Four former wrestlers say in a lawsuit that Ohio State officials ignored complaints about a team doctor's “rampant sexual misconduct."
COLUMBUS, Ohio (AP) — Four former wrestlers say in a lawsuit that Ohio State University officials ignored repeated complaints about a now-dead team doctor and failed to stop his “rampant sexual misconduct” that went on nearly two decades.
The lawsuit describes Richard Strauss, who killed himself after retiring from the university, as “a prolific sexual predator” who might have assaulted 1,500 or more male students at Ohio State.
Athletes who alerted officials about Strauss felt their complaints were futile and that the doctor was above the law in the eyes of the university, according to the federal lawsuit filed Monday.
Among the allegations in the lawsuit is that two wrestlers met with former Athletic Director Andy Geiger during the 1994-1995 season and complained about voyeurism and lewd acts by Strauss and other men at their practice facility.
The lawsuit says the university didn’t take action or agree to move the team’s practices following that meeting. The team did move into a new building about eight years later.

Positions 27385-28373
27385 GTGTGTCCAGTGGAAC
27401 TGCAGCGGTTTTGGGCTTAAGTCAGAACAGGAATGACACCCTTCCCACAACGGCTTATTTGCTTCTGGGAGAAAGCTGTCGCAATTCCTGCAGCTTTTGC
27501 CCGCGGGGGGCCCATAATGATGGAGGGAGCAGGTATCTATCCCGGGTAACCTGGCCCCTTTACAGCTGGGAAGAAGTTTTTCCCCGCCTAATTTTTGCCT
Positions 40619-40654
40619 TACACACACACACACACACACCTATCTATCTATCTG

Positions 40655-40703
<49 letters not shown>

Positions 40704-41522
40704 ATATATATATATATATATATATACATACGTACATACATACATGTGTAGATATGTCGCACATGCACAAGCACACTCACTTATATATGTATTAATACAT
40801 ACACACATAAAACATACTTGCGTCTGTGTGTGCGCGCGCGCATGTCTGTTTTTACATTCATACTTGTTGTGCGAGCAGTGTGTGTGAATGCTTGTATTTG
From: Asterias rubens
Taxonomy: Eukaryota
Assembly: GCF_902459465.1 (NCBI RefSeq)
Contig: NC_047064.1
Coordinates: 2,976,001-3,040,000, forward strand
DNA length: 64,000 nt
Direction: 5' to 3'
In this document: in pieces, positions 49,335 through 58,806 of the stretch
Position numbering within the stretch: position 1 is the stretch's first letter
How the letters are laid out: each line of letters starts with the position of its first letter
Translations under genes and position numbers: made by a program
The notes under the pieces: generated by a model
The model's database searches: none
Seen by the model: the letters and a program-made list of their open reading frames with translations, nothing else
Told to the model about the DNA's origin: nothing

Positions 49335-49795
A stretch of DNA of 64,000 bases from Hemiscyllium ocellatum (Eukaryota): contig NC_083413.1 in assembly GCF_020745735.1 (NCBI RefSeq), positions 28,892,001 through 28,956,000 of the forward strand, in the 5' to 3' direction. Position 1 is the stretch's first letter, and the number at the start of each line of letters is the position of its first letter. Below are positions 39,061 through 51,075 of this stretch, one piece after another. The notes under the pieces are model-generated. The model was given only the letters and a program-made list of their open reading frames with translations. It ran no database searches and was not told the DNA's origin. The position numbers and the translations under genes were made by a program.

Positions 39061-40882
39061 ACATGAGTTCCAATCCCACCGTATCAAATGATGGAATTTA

Geiger told The Associated Press a week ago that he did not remember meeting with the wrestlers or any complaints about Strauss. But he said he did speak with former wrestling coach Russ Hellickson about voyeurism in the showers.
Hellickson also has denied knowing about any abuse by Strauss.
Message seeking comment about the lawsuit were left with Ohio State on Tuesday.
The four wrestlers, whose names were not listed in the lawsuit, say Strauss sexually assaulted or harassed them in the late 1980s or 1990s.
The university in April announced that independent investigators were looking into allegations that Strauss fondled and groped male athletes during physical examinations and medical treatment.
His family has said they were “shocked and saddened” to learn of the allegations.
Strauss joined Ohio State in 1978 and retired as a professor in 1998. He later moved to California, where he killed himself in 2005 at age 67.
He left Ohio State not long after the university held a hearing on complaints against him in 1997, but the school took no legal or disciplinary action, the lawsuit said.
So far, more than 150 former athletes from 14 sports and witnesses have been interviewed, Ohio State has said. Investigators also are looking into Strauss’ work for student health services and at his off-campus medical clinic.
The university has said that it’s “focused on uncovering what may have happened during this era, what university leaders at the time may have known, and whether any response at the time was appropriate.”
The lawsuit, which seeks unspecified monetary damages, proposes to represent all former Ohio State students or athletes who were examined by Strauss, saying the number of men is in the hundreds, if not thousands.
The wrestlers and their attorneys also want to find whether Ohio State violated federal Title IX law, which bars sex discrimination in education.